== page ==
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NYC subway shooter Frank James sentenced to life in prison

Photo courtesy of NYPD News/X
Photo courtesy of NYPD News/X

Oct. 6 (UPI) -- Frank James, the man who pleaded guilty to wounding 10 people on a New York City subway car in a premeditated and planned terrorist attack during the morning rush hour of April of last year, has been sentenced to spend the rest of his life behind bars.

U.S. District Judge William Kuntz on Thursday sentenced James, 64, of Milwaukee, Wis., to 10 life sentences to be served concurrently plus 10 years. James pleaded guilty to 10 counts -- one for each of his shooting victims -- of committing a terrorist attack against a mass transportation vehicle and one firearms count in January.

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"It is my hope the harsh punishment handed down by the court helps bring closure and a sense of justice to the victims and serves as a deterrent to anyone who'd even think to travel and terrorize our city," FBI Special Agent Robert Kissane told reporters in a press conference outside the court after James was sentenced.

"FBI New York will ensure you meet a similar fate."

Shortly before 8:30 a.m. on the morning of April 12, 2022, James, wearing a Metropolitan Transportation Authority employee disguise, donned a gas mask, set off a smoke bomb in a subway car and started firing at those he had trapped on the train at the 36th Street and Fourth Avenue station.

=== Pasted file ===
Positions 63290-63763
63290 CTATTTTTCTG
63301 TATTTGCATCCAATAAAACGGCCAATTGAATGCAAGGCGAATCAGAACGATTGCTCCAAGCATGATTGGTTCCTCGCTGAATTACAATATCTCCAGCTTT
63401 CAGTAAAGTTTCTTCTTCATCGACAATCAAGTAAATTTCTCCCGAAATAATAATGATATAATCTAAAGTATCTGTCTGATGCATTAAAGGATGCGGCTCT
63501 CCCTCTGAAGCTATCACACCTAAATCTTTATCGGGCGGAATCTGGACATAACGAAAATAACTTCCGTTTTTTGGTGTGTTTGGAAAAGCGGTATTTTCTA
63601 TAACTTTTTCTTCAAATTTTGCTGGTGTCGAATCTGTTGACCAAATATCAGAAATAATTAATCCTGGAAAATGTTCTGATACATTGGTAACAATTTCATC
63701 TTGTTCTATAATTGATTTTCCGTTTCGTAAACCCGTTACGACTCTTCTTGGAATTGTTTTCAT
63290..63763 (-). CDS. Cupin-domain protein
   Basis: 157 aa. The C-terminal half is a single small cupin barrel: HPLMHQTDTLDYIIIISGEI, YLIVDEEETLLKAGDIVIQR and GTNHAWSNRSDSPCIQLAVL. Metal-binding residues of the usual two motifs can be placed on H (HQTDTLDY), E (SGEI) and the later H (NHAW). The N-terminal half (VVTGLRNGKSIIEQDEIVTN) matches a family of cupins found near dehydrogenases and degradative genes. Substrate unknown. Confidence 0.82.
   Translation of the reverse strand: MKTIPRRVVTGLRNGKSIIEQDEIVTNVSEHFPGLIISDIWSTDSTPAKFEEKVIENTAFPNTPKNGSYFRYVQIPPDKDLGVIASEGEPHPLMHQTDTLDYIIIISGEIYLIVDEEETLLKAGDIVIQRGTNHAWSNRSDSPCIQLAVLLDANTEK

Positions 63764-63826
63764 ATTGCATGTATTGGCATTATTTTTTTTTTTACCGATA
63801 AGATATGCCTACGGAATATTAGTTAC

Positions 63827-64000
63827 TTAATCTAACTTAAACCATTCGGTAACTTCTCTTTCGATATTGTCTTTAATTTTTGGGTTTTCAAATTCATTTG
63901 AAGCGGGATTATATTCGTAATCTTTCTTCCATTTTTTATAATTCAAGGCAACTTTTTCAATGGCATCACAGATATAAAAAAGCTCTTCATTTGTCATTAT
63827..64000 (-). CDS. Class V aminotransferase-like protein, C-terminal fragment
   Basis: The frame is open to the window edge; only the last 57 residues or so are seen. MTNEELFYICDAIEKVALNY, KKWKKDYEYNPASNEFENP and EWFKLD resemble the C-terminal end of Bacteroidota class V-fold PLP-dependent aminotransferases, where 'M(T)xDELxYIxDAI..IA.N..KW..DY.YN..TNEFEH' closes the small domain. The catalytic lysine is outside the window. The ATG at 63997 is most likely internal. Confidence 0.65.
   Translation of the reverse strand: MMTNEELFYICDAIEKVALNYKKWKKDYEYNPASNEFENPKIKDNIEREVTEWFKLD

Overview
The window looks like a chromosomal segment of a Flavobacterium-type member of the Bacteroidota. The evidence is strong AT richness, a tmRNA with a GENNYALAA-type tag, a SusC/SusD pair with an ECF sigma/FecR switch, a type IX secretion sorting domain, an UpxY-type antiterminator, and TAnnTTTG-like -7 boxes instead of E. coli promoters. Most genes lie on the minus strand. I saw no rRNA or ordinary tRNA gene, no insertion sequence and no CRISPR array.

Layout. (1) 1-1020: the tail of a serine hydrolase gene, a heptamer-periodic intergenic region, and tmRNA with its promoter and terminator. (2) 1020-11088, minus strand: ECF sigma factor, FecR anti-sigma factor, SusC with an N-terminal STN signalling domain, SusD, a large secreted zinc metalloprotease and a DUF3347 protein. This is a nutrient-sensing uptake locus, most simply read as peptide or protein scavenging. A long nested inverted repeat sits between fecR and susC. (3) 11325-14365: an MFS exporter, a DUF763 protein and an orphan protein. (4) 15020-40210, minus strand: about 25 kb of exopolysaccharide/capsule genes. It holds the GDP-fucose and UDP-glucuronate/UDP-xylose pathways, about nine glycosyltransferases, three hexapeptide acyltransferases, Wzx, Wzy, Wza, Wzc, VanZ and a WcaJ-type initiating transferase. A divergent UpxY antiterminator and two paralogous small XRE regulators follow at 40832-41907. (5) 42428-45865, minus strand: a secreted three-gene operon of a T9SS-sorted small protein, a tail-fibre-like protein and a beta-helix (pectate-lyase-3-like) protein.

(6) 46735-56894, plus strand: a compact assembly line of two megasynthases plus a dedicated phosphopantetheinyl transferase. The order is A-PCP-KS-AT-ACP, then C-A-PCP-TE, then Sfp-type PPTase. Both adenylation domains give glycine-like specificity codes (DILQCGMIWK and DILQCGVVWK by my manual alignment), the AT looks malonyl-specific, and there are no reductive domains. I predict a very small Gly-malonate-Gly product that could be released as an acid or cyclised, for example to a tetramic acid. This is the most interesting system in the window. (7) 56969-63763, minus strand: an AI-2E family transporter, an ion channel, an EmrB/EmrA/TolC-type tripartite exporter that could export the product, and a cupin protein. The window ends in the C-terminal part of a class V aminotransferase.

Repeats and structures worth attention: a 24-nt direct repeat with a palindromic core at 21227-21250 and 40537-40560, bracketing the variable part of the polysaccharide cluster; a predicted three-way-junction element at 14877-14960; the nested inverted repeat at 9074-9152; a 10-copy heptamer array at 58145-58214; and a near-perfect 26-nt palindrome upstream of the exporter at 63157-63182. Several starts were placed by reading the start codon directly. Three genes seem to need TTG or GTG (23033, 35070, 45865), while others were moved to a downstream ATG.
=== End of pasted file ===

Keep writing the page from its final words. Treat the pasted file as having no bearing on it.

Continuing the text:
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He fired 32 rounds of a Glock 17 pistol toward his trapped commuters, and though 10 people were struck with 16 of his rounds, no victims succumbed to their injuries.

Prosecutors said James had planned the attack for years, purchasing smoke bombs, disguises, firearms and ammunition. They said he scouted the location and ran multiple practice runs before following through with his attack.

After firing his weapon, James fled the scene as he changed his clothing to avoid detection. He led police on a 36-hour manhunt before turning himself in by calling the NYPD Crime Stoppers hotline.

U.S. Attorney Breon Peace for the Eastern District of New York told reporters that his attack not only instilled fear in the commuters he shot at but in the city at large, as schools went into lockdown, parents rushed to ensure the safety of their children and people were scared to take the subway.

"The daily lifeblood of New York City is in its transit system -- it's found in the subway cars that are responsible for safely transporting New Yorkers every single day. Frank James attempted to take that sense of safety away and inject fear and chaos into the heart of this city," Peace said.

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"While he found temporary success in his plot, due to the resilience of New Yorkers and our relentless pursuit of justice, he ultimately failed."

A spokesman with the attorney's office told reporters that James' defense has informed the court that they intend to appeal the sentence.

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